Sometime in the late ’70s I stumbled on a paperback copy of the novel Twinkle, Twinkle Killer Kane in a second-hand bookstore. While I was then going through a bout of reading horror fiction, I really think I picked it up more for the presumed reference to the Buck Rogers villain, Killer Kane, in the title. I knew who Blatty was. I’d read The Exorcist years before and don’t mind admitting it had scared the hell out of me — but I admit I was 19 at the time and living by myself and so was pretty susceptible. Still, it wasn’t the presumed horror content that made me plunk down my 50 cents, which was perhaps just as well. The book — and Blatty’s film of it — has certain horror tropes, but those mostly lie in its Dracula-like castle setting. (The book makes it sound like Bela Lugosi built it. The film claims it was a Vanderbilt extravagance, which is more believable.) This is more a comic novel that is also a surprisingly deep look at the nature of faith — a topic Blatty can sell me on at least while I’m reading his books or watching the films of them.
It was years before I knew there was a film of book. In fact, I didn’t know The Ninth Configuration even was a film of the book until I watched it and realized I knew the story. I was very close to blown away by the movie — and that was the somewhat altered New World Video release (the ending is quite different). I may have cooled a little bit on it over the intervening years, but not much. As noted, the film details the experiences of a new shrink, Col. Kane, at a facility for mentally unstable soldiers.The question has arisen as to whether or not at least some of these decidedly quirky headcases are faking it. After all, we’re talking about people whose madness manifests itself in movie trivia, Al Jolson impressions, adapting Shakespeare’s plays for dogs, and other curious obsessions. It’s not unreasonable to suspect that most of these men may not be on the up and up. At the top of the list is Capt. Billy Cutshaw (Scott Wilson), an astronaut who freaked out and refused to undertake a mission during countdown. (Apparently, this wasn’t his first indication of mental trouble.) It is this that becomes a delving into the existence of God — with Kane on the God side and Cutshaw taking on the role of doubter, since it was his fear that there isn’t a God that caused his breakdown.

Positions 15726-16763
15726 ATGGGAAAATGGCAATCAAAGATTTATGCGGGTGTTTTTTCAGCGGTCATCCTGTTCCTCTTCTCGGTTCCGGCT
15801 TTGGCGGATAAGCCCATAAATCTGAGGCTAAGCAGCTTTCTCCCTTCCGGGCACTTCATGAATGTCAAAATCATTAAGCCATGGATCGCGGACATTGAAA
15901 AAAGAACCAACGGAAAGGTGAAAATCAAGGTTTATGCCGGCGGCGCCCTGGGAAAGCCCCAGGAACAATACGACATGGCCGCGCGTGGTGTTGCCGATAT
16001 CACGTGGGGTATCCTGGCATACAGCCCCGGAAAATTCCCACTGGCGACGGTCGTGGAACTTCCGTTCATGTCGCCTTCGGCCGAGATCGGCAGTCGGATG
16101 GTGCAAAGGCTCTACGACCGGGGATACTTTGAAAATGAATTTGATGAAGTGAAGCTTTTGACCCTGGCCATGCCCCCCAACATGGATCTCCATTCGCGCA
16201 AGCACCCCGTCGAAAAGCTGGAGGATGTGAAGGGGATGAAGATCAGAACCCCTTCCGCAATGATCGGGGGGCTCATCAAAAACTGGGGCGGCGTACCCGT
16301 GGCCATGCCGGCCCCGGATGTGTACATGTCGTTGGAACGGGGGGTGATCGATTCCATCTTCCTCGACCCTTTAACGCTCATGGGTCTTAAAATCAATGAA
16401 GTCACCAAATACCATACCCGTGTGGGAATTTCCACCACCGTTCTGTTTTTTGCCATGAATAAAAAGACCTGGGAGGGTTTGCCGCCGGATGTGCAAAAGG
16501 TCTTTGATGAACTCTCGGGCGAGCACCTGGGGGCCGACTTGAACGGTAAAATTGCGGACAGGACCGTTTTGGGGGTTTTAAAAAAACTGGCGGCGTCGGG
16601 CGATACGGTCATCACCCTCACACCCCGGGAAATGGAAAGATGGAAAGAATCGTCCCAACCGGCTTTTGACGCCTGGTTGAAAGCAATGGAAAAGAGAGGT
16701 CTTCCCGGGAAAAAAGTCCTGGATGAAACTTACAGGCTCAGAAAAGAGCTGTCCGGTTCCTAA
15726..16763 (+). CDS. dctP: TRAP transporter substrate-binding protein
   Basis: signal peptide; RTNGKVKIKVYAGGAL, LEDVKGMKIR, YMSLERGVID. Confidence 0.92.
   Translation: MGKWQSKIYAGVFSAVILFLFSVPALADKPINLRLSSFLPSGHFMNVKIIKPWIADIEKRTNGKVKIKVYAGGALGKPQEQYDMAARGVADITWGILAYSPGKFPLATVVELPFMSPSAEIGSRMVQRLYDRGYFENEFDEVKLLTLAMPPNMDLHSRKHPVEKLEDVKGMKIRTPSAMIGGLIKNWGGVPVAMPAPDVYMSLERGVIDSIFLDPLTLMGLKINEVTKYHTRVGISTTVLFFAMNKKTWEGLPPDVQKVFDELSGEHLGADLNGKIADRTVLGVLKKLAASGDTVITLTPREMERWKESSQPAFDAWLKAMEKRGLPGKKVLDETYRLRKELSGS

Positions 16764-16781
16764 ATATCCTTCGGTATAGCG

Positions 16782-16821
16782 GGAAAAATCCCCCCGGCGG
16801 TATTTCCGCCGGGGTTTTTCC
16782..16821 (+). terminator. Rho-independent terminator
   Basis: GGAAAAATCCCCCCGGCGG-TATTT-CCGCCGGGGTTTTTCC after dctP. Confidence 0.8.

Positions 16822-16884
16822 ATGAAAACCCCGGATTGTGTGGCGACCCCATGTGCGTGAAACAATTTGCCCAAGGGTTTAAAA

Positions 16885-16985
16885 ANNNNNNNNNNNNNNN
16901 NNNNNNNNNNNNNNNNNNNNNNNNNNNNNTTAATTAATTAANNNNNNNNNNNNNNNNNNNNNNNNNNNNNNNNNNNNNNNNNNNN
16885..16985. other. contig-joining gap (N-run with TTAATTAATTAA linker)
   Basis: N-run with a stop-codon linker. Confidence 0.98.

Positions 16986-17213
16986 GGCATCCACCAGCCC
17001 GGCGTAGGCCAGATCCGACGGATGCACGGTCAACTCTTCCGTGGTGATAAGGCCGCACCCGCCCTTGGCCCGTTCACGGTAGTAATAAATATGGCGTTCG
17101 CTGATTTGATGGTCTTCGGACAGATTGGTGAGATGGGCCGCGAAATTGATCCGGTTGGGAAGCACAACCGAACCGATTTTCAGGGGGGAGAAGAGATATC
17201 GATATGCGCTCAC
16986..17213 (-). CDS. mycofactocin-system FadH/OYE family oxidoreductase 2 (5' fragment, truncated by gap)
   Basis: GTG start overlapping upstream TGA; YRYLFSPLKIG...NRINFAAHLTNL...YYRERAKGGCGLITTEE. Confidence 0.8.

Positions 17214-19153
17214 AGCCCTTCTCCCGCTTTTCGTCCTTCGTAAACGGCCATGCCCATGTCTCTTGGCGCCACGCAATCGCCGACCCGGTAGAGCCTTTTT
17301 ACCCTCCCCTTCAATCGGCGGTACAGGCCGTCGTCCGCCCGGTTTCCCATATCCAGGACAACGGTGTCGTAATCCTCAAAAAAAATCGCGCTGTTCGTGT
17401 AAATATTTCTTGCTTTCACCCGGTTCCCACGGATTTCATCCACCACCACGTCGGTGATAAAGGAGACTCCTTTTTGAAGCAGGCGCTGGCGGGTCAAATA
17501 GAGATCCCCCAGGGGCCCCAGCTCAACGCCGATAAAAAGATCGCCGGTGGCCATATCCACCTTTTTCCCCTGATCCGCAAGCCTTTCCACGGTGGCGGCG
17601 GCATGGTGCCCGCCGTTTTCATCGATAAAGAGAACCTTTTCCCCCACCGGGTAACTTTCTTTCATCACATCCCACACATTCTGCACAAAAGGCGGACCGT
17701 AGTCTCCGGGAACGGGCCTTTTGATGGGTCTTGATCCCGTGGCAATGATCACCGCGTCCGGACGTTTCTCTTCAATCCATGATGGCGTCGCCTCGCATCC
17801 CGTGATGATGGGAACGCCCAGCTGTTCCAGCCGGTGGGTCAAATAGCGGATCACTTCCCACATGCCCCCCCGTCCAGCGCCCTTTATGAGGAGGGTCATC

While that is the crux of the film, it hardly conveys the grand tragicomedy of the film, nor the density of its screenplay and characterizations. For that matter, it doesn’t even touch on the mystery surrounding the Kane character himself. There are a few awakward bits. I have no idea what the purpose of that ersatz country song at the beginning is, and the biker gang near the end of the film don’t feel all that authentic. But these are definitely minor things in a film with all manner of rich compensations. The dialogue is generally terrific and the performances are top-notch across the board with Keach, Wilson, Miller, and Flanders standing out.